– How many copies of the Commonwealth Gazette are ordinarily issued ?
– I cannot say offhand. At the present time, ordinances are not published in any newspaper, so I cannot see why they should be published in the Darwin newspaper. Residents of the Northern Territory, who get the Commonwealth Gazette now, will be able to see that such and such an ordinance has been issued, and, if they are interested, they will be able to obtain a copy of it. I am prepared to give an undertaking that any one who wishes to obtain a copy of an ordinance will be able to do so.
– Would it not be possible to insert a small notice in the Darwin newspaper to the effect that an ordinance dealing with certain matters’ has been issued?
– We put a notice to that effect, in the Gazette now.
– But ‘does the Gazette, reach all the people concerned?
– I cannot undertake to do what Senator Ashley has asked. I must first see what the general principle is iri regard to the advertising of ordinances. The idea behind this measure is not to make the ordinances more readily available to the public; it is to save the cost of printing them in the Gazette. All I can do is to give an undertaking that in every case the headings of the ‘ ordinance, setting forth what it is about”, will bo published in the Gazette, and that copies of ordinances will be made available to those who want them. In addition, we send copies of ordinances relating to the Northern Territory to people who, we know, are particularly interested in them, without waiting for applications, and that practice will be continued.
Question resolved in the affirmative.
Bill read a second time, and reported from committee without amendment or debate; report adopted.
Standing and Sessional Orders suspended.
Bill read a third time.
Debateresumed from the 15th May (vide page 811) on motion by Senator McBride -
That the paper be printed.
.- The Leader of the Opposition (Senator Collings) has dealt exhaustively and trenchantly with the proposals of the present Government to raise the necessary credits for the prosecution of the war. I asked certain questions in this chamber recently regarding the method of finance to be adopted, and I received answers to some of them, but to others no answer was given. I assume that, whilst some of my questions were pertinent, others were regarded as impertinent. Honorable senators will recall that on thelast occasion when I addressed the Senate I told them about the racket that went on in England in connexion with treasury-bills. I find that treasury-bills held by the Australian banks total £48,000,000, and that the rate of interest is1¾ per cent., which works out at , 6840,000 per annum. I also referred to a statement made by the manager of the Bank of New South Wales, who regretted that his bank was able to get only 10s. per cent. on treasurybills in the London market. In Australia 35s. per cent. is paid for similar accommodation. I remember when the charge made by the private banks was as high as 6 per cent. Treasury-bills are undated promissory notes and we are borrowing money to-day at 3 per cent., with the usual charge of 5s. per cent., I presume, for the raising of the loans. I have asked a question for the purpose of ascertaining whether the banks are getting their usual 5s.per cent. on the money that they raise.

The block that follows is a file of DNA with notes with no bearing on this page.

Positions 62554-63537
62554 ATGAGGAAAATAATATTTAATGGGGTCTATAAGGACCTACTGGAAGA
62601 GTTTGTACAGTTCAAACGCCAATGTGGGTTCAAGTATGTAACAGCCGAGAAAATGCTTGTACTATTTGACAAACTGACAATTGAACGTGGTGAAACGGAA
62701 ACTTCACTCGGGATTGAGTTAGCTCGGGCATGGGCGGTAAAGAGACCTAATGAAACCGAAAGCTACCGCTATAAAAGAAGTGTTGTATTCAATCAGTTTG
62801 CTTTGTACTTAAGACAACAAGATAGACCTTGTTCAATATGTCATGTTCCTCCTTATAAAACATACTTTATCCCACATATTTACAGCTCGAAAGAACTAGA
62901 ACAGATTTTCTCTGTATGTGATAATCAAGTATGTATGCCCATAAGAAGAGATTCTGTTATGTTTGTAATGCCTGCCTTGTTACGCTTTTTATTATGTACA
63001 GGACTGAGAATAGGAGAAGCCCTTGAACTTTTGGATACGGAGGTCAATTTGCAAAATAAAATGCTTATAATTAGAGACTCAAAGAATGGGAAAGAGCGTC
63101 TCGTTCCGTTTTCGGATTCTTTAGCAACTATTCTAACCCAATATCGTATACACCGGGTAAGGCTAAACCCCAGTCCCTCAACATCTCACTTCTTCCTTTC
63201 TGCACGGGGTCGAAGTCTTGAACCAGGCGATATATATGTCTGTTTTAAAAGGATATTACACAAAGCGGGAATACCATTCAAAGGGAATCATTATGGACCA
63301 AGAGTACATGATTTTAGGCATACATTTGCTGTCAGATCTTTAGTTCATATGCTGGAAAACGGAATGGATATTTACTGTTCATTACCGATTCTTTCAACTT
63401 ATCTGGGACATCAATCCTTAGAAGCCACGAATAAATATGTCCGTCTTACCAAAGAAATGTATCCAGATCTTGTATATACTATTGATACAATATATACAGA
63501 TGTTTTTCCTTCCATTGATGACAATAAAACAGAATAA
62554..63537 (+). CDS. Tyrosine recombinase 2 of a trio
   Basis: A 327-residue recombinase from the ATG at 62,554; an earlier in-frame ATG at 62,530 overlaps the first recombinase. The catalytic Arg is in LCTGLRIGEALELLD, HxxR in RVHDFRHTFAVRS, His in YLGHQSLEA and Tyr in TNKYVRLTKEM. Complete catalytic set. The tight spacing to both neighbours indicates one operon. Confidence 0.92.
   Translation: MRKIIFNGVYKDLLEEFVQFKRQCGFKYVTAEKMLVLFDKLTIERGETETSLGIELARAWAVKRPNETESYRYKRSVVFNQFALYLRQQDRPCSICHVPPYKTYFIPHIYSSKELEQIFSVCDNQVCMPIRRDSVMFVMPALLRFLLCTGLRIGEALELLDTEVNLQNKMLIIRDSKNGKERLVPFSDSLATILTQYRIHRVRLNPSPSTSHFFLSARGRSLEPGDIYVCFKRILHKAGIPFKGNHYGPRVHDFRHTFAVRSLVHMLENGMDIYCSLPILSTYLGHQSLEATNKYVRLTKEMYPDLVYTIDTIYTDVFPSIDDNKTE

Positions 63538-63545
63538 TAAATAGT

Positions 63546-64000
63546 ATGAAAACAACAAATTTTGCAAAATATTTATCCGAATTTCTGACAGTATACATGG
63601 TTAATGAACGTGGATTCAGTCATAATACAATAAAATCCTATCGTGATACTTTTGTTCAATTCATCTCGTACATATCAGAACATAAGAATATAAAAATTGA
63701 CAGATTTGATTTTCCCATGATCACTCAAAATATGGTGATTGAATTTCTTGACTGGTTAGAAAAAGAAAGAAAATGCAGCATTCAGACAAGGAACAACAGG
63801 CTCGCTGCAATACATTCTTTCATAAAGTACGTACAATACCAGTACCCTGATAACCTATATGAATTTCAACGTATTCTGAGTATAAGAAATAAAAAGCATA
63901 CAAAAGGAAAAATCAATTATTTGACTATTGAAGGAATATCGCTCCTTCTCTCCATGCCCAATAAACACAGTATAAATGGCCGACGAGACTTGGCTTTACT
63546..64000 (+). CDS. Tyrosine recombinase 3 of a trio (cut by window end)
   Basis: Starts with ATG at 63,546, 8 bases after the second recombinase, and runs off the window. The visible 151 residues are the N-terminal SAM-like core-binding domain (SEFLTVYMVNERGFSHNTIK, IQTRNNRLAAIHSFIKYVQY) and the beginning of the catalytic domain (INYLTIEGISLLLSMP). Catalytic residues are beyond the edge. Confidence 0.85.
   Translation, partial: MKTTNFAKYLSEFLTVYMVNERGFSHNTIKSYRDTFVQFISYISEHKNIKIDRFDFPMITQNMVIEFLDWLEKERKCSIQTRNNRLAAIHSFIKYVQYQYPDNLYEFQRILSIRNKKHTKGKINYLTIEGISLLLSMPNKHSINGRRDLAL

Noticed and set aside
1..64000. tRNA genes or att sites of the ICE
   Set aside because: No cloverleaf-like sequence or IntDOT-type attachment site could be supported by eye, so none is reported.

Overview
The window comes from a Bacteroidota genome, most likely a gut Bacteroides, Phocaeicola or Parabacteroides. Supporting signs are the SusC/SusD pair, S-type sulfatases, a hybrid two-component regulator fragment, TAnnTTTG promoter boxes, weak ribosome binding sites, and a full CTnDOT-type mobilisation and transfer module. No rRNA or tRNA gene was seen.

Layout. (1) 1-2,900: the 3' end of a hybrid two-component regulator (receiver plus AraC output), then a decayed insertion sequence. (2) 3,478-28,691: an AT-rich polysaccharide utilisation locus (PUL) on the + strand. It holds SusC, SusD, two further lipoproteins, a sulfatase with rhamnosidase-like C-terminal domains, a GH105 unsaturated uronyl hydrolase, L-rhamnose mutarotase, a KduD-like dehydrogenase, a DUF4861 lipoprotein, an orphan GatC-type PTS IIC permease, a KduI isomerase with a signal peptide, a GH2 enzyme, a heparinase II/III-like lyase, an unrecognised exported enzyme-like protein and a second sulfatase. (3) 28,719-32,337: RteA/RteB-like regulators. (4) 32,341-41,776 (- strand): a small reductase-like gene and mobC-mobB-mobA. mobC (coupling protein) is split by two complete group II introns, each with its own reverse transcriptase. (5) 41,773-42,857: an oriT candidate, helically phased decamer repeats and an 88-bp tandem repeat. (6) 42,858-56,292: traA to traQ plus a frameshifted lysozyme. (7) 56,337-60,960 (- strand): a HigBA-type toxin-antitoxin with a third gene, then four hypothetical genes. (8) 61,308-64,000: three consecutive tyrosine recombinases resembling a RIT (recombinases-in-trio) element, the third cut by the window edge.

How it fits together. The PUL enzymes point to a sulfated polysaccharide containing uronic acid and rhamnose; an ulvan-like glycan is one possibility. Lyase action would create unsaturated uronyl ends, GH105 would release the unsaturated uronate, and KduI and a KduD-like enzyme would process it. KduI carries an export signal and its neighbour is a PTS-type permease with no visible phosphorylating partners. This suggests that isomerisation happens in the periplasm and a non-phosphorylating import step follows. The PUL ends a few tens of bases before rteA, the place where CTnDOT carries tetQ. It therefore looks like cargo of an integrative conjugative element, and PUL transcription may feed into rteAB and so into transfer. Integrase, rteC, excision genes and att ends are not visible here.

The Allies won the last war, but they did not win the peace. Dreadful conditions were imposed on the German people, who were not to be blamed for the war which was then waged by theirrulers.
After four years of blockade, they were driven to desperation and despair. One of the most eminent German writers, Hermann Burgmann, said that, if it had not been for the men of high finance, it would not have been necessary for a man like Hitler to come in. When I have attacked the banking institutions and the high financiers, I have caused some little amusement and inquiry, but I have not told the people anything new. I have said more than once that governments do not govern. There is a subtle and unscrupulous power above all governments that is able to enforce its will on the people. Benjamin Disraeli, who rose to be the Prime Minister of England, once remarked that the world is governed by very different personages from those imagined by people who are not behind the scenes. The great Abraham Lincoln said that he had two enemies to fight in the American Civil War -the South, to which he was advancing, and the power behind him - and that, of the two enemies, the greater was the banks which were trying to crush him. He also said -
Money is the creature of the law, and the creation-.of the original issue of. money should bo maintained as an exclusive monopoly of the national government. The monetary needs of increasing numbers of people advancing towards higher standards of living can and should be met by the government. Such needs can be served by issuing national currency and credit’ through the operation of a national banking system. The circulation of a medium of exchange issued and backed by the government can be properly regulated and redundancy of issue avoided by withdrawing from circulation such amounts as may be necessary, by taxation and otherwise.